When I was in High School, the most we learned about government was a brief overview of the Declaration of Independence, the Constitution, the Three Branches of Government, and a brief introduction into how our local government is organized. I could tell you the President and Vice President, but I honestly couldn’t tell you about who represented my district (or even what my district number was) or who were the two Senators of my state. The Speaker of the House? Who cares? Press Secretary? Boring and unnecessary.
It was abysmal. My interest was lacking, to say the least. I hated “politics.”
For the next decade and a half, I marched on, uninterested in politics. Don’t get me wrong, I ALWAYS voted, and I did my hour of research before pulling the levers or pushing the buttons, but that was as far as I was interested. Then, I had children.
Suddenly, it seemed much more important how the world was progressing. What legacy would I leave for my children if I let the world become something in which they would suffer?
When I decided to educate my children, I knew I had to fix the mistakes of my own education. I had come to know politics as a dirty word, but what I needed to learn was that there are governments and agencies that affect and direct my life, and if I don’t participate and keep them accountable, I could very well find myself—and later my adult children–at the bottom end of tyranny.
How do you remedy apathy toward government? You remove the boundary of unfamiliarity, the fear of the unknown, and you make it routine to participate.
I wish I could tell you I have made leaps and bounds in my own participation, but I have not. To date, I have been at our state Capitol twice to testify against bad bills (though I’ve never been given the opportunity to testify in person, they always seem to run out of time). I do keep track of bills through the online database, write letters to my representatives about legislation (which are always replied with “I know better than you, so I will vote differently”) and try to help others stay up-to-date with new proposed legislation.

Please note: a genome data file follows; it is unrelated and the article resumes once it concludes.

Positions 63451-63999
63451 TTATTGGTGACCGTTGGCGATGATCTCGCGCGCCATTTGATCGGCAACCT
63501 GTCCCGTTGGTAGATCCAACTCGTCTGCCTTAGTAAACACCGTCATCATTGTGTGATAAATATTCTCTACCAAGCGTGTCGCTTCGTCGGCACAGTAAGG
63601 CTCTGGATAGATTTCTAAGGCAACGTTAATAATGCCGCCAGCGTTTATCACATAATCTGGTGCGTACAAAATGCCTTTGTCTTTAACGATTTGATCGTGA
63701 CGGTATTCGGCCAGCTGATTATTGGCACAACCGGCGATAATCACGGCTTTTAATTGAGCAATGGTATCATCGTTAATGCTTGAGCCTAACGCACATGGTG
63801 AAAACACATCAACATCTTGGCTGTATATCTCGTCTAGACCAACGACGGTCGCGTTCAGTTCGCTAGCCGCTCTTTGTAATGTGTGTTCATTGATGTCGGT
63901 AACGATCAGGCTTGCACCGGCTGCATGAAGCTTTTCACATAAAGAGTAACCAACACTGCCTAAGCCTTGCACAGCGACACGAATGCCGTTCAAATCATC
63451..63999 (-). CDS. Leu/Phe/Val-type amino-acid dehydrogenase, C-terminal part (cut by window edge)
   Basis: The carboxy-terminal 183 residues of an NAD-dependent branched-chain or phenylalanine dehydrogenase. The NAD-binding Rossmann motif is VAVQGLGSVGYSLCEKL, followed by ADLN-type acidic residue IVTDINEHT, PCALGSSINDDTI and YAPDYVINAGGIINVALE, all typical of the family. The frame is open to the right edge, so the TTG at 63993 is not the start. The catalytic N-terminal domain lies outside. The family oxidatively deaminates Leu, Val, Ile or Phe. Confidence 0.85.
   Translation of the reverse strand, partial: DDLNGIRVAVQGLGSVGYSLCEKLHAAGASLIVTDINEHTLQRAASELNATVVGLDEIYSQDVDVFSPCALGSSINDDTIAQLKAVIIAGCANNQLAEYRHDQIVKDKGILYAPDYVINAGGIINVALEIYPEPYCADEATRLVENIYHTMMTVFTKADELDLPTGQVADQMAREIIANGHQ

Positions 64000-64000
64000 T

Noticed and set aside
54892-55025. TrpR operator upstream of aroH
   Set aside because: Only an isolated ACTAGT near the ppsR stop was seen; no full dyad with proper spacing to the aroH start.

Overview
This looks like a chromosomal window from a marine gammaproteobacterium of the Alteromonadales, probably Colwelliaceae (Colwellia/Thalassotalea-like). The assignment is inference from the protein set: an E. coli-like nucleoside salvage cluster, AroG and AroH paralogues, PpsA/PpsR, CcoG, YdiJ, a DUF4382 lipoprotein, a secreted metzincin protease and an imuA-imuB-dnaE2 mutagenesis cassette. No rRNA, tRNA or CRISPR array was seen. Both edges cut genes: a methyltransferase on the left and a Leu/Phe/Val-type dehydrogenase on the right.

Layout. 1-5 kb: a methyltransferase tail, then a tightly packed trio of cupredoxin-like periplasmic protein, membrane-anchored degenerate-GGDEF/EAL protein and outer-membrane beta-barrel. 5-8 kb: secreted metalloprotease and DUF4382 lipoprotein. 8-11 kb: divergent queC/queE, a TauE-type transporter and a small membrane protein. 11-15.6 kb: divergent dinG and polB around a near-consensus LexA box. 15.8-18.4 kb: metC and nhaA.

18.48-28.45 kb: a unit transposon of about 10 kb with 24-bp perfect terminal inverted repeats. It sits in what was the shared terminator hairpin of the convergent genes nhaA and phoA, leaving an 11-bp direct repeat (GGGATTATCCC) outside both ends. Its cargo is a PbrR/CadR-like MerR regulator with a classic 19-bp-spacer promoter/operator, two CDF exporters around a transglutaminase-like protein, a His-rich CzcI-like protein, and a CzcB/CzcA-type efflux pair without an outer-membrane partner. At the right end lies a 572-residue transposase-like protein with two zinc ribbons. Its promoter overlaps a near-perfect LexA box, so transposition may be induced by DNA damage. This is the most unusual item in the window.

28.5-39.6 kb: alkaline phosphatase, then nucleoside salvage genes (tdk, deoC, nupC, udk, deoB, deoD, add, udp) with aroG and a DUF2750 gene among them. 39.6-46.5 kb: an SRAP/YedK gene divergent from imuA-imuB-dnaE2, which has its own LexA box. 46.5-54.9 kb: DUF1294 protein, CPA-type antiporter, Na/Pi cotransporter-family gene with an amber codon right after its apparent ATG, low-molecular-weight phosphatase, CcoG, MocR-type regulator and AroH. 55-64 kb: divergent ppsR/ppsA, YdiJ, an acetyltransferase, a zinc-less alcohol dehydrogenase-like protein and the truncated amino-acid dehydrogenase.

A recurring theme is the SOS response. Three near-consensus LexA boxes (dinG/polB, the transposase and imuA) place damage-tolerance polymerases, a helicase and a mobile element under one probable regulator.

To graduate, my children must: Attend one Committee Meeting at the Capitol and witness people testifying, observe a floor vote in the House or Senate, observe one trial at the court house, and participate in another local agency meeting.
Today we listened to four hours of our State Health Department’s Monthly Meeting. Since they refuse to meet in person because of Covid (although schools, businesses, even large sporting venues are open) we are lucky to sit in our sweat pants and listen to the meeting. Today’s agenda was confirming two Health Department rules (one to allow changes to sex on birth certificates without surgical or hormone treatment per the new Jude’s Law, and the second was rules governing mental health group homes). We then watched a presentation on the Health Department’s very detailed media marketing about the Coh-vid vaccine and how successful it has been. Finally, open general comment occured, and the citizens are not happy about our governor’s new proclamation about venues of 500+ capacity and vaccine passports for those venues.
I’ll go into my summary of the meeting in the next post. It was rather interesting…and infuriating. But for now, I will leave you with this thought: if we don’t normalize with our children that keeping an eye on governing bodies like Health Department is a necessity of life, how will we ever turn this ship back to calmer seas?